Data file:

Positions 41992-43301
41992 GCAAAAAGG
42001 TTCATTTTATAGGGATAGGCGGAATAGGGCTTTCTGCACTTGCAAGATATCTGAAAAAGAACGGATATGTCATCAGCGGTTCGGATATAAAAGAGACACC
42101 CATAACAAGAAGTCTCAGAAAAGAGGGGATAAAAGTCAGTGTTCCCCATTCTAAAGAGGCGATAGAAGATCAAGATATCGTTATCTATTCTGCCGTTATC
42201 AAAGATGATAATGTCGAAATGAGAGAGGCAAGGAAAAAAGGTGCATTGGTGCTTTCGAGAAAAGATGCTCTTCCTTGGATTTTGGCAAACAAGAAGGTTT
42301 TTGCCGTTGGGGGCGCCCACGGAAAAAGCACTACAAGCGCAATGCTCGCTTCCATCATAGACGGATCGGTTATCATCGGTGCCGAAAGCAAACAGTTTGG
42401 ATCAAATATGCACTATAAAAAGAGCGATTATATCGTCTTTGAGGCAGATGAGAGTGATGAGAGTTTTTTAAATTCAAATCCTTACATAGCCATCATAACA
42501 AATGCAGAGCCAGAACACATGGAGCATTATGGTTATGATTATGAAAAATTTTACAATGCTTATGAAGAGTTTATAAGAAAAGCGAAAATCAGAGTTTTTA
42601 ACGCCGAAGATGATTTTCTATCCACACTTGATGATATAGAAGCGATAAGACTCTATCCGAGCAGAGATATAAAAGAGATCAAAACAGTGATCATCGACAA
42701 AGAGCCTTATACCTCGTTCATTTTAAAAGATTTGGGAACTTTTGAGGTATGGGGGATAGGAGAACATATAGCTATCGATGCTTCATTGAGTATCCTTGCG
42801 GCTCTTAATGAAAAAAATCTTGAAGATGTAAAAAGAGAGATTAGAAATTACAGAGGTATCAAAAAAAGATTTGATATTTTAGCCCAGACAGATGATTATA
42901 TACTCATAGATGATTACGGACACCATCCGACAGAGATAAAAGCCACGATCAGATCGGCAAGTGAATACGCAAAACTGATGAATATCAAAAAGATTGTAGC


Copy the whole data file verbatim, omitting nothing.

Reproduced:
Positions 41992-43301
41992 GCAAAAAGG
42001 TTCATTTTATAGGGATAGGCGGAATAGGGCTTTCTGCACTTGCAAGATATCTGAAAAAGAACGGATATGTCATCAGCGGTTCGGATATAAAAGAGACACC
42101 CATAACAAGAAGTCTCAGAAAAGAGGGGATAAAAGTCAGTGTTCCCCATTCTAAAGAGGCGATAGAAGATCAAGATATCGTTATCTATTCTGCCGTTATC
42201 AAAGATGATAATGTCGAAATGAGAGAGGCAAGGAAAAAAGGTGCATTGGTGCTTTCGAGAAAAGATGCTCTTCCTTGGATTTTGGCAAACAAGAAGGTTT
42301 TTGCCGTTGGGGGCGCCCACGGAAAAAGCACTACAAGCGCAATGCTCGCTTCCATCATAGACGGATCGGTTATCATCGGTGCCGAAAGCAAACAGTTTGG
42401 ATCAAATATGCACTATAAAAAGAGCGATTATATCGTCTTTGAGGCAGATGAGAGTGATGAGAGTTTTTTAAATTCAAATCCTTACATAGCCATCATAACA
42501 AATGCAGAGCCAGAACACATGGAGCATTATGGTTATGATTATGAAAAATTTTACAATGCTTATGAAGAGTTTATAAGAAAAGCGAAAATCAGAGTTTTTA
42601 ACGCCGAAGATGATTTTCTATCCACACTTGATGATATAGAAGCGATAAGACTCTATCCGAGCAGAGATATAAAAGAGATCAAAACAGTGATCATCGACAA
42701 AGAGCCTTATACCTCGTTCATTTTAAAAGATTTGGGAACTTTTGAGGTATGGGGGATAGGAGAACATATAGCTATCGATGCTTCATTGAGTATCCTTGCG
42801 GCTCTTAATGAAAAAAATCTTGAAGATGTAAAAAGAGAGATTAGAAATTACAGAGGTATCAAAAAAAGATTTGATATTTTAGCCCAGACAGATGATTATA
42901 TACTCATAGATGATTACGGACACCATCCGACAGAGATAAAAGCCACGATCAGATCGGCAAGTGAATACGCAAAACTGATGAATATCAAAAAGATTGTAGC